The Hidden Life of Trees
by Brandon Thomas
Based on the 2015 book of the same name, The Hidden Life of Trees is a fascinating documentary that explores the complexity of how trees live, and how human beings have learned – and sometimes failed – to understand their slow-moving life cycles.
Jörg Adolph and Jan Haft’s film follows self-described “guardian of the forest,” forester Peter Wohlleben (also the book’s author) through a series of interviews and tours as he describes the complicated lives of trees – from their reproduction, their slow defense from bugs, and how certain trees have a social system. Wohlleben’s approach isn’t off-putting in a dry, clinical way – it’s full of passion and even protectiveness.
The Hidden Life of Trees uses stunning time-lapse footage of the German forests to get into the “meat and potatoes” of how trees work. It’s incredibly helpful in making the subject matter easily digestible for viewers who don’t have knowledge of the inner workings of forests.
This “dual personality” approach to telling its story helps The Hidden Life of Trees maintain a level of nimbleness. The sections focusing on Wohlleben teeter back and forth between the forester espousing scientific facts then suddenly switching to a more philosophical approach in regard to his overall impact on forestry. Wohlleben’s activism doesn’t feel born out of desperation. His activism is born out of pure love of the forests.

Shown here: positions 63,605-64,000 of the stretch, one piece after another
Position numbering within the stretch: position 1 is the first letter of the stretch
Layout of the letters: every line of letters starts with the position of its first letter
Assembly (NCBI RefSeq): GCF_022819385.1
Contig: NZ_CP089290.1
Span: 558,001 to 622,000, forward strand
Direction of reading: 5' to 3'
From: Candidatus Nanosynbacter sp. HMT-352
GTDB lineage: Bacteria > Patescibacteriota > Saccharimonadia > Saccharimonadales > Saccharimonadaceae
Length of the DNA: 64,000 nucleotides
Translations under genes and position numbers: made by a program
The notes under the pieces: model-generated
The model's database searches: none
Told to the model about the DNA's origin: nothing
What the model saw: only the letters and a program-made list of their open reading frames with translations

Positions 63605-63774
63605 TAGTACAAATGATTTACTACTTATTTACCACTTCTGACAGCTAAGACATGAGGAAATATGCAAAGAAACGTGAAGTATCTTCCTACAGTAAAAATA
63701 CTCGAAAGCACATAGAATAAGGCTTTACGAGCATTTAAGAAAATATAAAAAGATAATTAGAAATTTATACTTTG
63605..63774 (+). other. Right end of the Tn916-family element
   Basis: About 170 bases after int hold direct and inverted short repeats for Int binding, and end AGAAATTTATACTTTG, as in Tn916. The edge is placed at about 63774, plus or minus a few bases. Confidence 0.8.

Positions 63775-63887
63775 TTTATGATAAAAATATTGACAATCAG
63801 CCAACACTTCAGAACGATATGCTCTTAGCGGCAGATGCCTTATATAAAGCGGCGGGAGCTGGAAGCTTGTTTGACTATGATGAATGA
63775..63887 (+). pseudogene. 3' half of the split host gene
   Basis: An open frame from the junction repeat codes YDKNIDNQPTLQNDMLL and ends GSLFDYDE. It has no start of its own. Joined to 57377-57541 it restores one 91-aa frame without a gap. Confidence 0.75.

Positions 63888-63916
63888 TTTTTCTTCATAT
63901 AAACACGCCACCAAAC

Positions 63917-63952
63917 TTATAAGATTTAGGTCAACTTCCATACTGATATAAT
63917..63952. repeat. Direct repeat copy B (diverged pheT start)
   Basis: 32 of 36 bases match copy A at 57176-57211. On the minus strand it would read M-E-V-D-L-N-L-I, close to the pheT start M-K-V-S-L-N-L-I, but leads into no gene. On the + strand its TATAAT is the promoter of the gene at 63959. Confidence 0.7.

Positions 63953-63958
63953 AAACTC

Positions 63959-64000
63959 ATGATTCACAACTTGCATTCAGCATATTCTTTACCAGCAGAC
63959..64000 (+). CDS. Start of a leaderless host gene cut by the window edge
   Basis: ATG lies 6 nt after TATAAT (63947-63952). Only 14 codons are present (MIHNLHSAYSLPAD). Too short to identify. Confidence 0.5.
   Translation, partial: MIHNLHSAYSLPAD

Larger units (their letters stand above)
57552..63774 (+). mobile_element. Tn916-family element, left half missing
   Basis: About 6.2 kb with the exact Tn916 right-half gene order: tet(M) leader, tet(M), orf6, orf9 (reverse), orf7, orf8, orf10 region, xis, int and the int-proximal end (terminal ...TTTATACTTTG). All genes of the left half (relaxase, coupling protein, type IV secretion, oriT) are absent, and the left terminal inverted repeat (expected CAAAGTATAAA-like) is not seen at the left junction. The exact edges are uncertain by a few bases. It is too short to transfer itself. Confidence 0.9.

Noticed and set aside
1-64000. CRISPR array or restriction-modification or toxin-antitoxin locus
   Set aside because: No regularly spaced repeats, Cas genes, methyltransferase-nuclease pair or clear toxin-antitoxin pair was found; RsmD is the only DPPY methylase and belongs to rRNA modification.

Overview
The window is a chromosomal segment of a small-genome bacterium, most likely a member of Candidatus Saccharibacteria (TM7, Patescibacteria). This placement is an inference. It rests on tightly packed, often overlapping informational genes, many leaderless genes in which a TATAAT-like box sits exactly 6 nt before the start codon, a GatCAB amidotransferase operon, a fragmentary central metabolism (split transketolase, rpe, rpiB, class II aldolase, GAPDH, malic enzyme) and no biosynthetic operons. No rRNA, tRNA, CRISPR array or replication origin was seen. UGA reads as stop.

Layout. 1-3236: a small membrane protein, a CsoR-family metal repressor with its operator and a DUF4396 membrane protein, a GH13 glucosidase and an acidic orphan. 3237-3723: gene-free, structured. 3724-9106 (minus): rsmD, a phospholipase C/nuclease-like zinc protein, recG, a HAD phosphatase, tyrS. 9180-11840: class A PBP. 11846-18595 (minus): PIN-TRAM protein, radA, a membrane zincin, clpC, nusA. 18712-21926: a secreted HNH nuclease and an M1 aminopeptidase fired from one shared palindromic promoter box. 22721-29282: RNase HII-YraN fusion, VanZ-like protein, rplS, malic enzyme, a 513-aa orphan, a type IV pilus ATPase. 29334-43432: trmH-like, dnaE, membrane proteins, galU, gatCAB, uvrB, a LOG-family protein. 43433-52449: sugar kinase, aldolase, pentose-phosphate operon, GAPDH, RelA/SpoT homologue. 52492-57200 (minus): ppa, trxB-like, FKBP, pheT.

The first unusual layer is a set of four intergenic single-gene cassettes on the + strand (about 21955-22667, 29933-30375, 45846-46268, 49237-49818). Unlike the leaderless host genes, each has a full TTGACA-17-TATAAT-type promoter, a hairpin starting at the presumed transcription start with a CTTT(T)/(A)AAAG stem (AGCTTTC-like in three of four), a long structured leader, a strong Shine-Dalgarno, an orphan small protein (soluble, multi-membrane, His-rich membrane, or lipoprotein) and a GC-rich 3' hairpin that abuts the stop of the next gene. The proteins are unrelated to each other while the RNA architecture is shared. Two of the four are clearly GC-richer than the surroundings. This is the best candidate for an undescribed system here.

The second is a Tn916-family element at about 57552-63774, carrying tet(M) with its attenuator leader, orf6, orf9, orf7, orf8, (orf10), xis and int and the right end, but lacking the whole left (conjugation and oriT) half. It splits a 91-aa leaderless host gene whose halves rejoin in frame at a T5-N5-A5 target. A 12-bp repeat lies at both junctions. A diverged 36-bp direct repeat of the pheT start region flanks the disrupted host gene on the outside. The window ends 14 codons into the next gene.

The time-lapse scenes feel much like a traditional nature documentary, and I half expected Sir David Attenborough to provide narration. The photography is so well done that it’s easy to gloss over the information being provided because of the film’s beauty.
Much of what makes the film work is in how it approaches what we might normally think of as mundane. Trees are a constant. They are found in every country and on nearly every continent. Most of us don’t give too much thought to the trees that line our street or populate our yards. But Adolph and Haft showcase that these living beings have agency even if we can’t see it with the naked eye.
The Hidden Life of Trees isn’t a preachy film. No, for a film so steeped in the plight of nature and conservation, it’s much more interested in educating and guiding the audience along.